Day 8:  Chester, Hadrian’s Wall (Birdoswald and Chesters Fort), the town of Wall, Durham

 

Day 8 Photos (134)

It was in the breakfast nook at the Chester Racecourse Holiday Inn that we learned the real secret of full English breakfast…Heinz baked beans right out of the can. Really. This was missing from our more high-class morning meals so far, and we made up for lost time. At least I did. There was something altogether yummy about that brown sugar molasses flavor on my eggs, sausage, bacon, tomatoes, and mushrooms!

We hoofed it into city center in a slow steady shower and followed directions for the Roman amphitheater, but got side-tracked on some more city wall walking and came upon the Roman Gardens first. Archeological finds from elsewhere in town have been arranged in an open garden space right alongside the section of the city wall that was blasted through back in 1642 or so. King Charles I took refuge in St. John the Baptist Church (which was the local cathedral back then) and the Parliamentarians tried very hard to get to him.  He’s the King who later lost his head to those who no longer wanted a monarchy. His son, Charles II got it back a few years later. Just think of all the drama and pageantry (and the purses) we’d have missed over the last few centuries if he hadn’t sat down again on the throne.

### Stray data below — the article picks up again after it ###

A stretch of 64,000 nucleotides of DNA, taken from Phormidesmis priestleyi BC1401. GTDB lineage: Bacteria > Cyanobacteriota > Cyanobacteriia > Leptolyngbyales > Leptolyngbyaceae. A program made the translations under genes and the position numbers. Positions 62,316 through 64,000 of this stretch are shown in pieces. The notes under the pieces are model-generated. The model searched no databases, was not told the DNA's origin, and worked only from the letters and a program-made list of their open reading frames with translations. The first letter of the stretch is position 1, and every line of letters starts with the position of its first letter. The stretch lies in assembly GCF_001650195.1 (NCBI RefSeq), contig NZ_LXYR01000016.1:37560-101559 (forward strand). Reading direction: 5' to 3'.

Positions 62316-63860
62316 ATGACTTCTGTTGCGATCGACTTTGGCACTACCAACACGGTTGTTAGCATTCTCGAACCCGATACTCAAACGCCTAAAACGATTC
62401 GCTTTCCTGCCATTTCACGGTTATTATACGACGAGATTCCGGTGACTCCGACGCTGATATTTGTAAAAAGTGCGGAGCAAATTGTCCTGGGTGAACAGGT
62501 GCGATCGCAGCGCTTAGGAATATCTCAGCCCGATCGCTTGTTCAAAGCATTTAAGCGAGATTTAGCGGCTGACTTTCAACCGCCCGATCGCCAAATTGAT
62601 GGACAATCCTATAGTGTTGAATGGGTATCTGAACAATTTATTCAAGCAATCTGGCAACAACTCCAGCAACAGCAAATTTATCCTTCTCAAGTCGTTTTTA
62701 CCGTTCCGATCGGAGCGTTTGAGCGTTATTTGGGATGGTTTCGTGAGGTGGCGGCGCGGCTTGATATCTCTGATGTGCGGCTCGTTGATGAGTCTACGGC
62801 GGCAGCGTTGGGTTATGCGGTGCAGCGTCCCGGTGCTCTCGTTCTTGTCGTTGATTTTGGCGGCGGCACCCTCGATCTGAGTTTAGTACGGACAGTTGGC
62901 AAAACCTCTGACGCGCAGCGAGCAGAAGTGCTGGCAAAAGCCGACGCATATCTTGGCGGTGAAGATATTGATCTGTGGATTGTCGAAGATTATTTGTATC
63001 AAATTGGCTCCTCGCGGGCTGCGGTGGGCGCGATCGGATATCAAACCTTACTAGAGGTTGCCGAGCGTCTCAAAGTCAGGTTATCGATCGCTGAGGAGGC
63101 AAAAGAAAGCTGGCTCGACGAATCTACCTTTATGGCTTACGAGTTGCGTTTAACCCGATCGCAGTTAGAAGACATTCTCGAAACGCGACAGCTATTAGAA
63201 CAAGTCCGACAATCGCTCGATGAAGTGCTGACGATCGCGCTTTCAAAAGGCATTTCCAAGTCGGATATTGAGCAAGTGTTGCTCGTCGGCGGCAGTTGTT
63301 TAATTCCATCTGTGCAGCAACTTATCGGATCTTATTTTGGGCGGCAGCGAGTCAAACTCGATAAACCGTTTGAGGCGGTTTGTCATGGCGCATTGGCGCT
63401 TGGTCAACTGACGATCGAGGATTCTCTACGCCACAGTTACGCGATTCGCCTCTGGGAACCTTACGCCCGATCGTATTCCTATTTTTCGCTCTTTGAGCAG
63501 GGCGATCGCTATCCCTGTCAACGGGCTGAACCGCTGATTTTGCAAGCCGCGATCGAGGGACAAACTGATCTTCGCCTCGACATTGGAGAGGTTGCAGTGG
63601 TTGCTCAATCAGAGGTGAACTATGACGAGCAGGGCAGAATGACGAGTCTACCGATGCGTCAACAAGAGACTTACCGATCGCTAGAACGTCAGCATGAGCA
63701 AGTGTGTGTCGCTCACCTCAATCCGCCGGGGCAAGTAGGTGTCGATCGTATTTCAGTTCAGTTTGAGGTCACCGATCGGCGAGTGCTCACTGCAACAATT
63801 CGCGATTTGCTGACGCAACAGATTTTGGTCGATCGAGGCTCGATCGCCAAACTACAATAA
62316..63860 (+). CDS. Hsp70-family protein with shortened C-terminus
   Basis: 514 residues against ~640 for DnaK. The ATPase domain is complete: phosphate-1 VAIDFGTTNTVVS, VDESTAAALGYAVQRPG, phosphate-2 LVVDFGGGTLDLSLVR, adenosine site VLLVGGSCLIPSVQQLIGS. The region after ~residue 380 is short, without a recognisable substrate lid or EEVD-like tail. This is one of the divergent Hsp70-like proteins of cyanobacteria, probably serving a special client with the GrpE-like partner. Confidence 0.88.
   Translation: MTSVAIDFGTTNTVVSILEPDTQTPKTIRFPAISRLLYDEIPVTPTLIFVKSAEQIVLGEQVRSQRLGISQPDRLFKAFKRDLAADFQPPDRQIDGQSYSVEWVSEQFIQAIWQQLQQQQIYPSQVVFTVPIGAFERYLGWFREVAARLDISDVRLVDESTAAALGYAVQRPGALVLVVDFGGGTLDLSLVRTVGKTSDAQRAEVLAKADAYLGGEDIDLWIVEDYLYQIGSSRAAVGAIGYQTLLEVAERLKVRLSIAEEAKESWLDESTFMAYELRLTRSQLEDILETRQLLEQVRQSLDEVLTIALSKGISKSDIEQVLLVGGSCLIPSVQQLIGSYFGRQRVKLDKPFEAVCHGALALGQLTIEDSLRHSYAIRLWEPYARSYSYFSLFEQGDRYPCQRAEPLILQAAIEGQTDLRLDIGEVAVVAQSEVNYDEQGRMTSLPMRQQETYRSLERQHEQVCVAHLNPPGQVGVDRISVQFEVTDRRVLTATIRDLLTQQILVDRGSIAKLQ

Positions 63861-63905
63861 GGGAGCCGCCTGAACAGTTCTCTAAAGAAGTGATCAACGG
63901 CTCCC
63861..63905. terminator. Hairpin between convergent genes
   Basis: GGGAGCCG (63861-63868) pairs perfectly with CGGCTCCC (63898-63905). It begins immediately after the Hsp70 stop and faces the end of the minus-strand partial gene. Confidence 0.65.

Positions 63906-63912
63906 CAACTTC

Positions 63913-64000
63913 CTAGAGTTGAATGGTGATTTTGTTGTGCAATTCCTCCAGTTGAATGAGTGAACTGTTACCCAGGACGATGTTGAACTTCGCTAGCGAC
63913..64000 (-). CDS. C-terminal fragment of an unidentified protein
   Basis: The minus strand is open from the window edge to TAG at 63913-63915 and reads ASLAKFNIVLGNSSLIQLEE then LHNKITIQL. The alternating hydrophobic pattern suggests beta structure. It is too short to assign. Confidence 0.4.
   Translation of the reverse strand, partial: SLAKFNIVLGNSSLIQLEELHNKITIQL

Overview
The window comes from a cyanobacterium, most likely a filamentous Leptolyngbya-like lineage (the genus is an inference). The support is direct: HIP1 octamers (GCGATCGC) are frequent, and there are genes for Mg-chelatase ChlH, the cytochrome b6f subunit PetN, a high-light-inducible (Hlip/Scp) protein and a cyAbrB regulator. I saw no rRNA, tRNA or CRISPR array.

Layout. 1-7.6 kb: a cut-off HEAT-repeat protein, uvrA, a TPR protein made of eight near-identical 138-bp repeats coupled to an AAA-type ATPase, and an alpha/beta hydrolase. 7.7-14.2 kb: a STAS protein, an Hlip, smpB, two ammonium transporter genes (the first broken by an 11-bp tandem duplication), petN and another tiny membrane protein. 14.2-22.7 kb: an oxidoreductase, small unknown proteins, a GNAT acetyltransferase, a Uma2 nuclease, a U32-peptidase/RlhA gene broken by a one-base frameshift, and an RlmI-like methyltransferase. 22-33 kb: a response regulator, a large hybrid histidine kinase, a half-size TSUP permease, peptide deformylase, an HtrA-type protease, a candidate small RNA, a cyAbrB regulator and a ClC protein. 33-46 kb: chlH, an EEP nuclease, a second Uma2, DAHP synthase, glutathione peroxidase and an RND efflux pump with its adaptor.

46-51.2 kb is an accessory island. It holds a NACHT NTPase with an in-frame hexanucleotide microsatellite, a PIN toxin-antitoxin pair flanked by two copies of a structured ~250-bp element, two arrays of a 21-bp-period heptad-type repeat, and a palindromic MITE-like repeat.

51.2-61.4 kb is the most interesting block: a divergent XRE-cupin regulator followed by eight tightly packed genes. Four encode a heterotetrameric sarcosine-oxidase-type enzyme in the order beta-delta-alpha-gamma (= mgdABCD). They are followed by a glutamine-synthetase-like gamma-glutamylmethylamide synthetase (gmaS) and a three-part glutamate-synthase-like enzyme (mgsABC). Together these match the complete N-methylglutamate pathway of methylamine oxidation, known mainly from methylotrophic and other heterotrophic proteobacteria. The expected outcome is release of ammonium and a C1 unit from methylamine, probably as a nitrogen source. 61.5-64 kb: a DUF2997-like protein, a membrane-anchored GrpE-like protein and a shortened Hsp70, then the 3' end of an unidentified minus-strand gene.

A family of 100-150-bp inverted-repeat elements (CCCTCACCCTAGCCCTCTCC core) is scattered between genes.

Learned all about hypocausts (heated flooring) in Roman baths, which was great preparation for our later trip to the bathing complex in Bath itself. Across a street or two and we were in the Roman amphitheater which also lies just outside the city walls. A mural has been drawn on one side to bring the place to life—very effectively we thought. I stood on the tethering stone and tried to look intimidating—as the ankle-shackled day’s entertainment was supposed to look.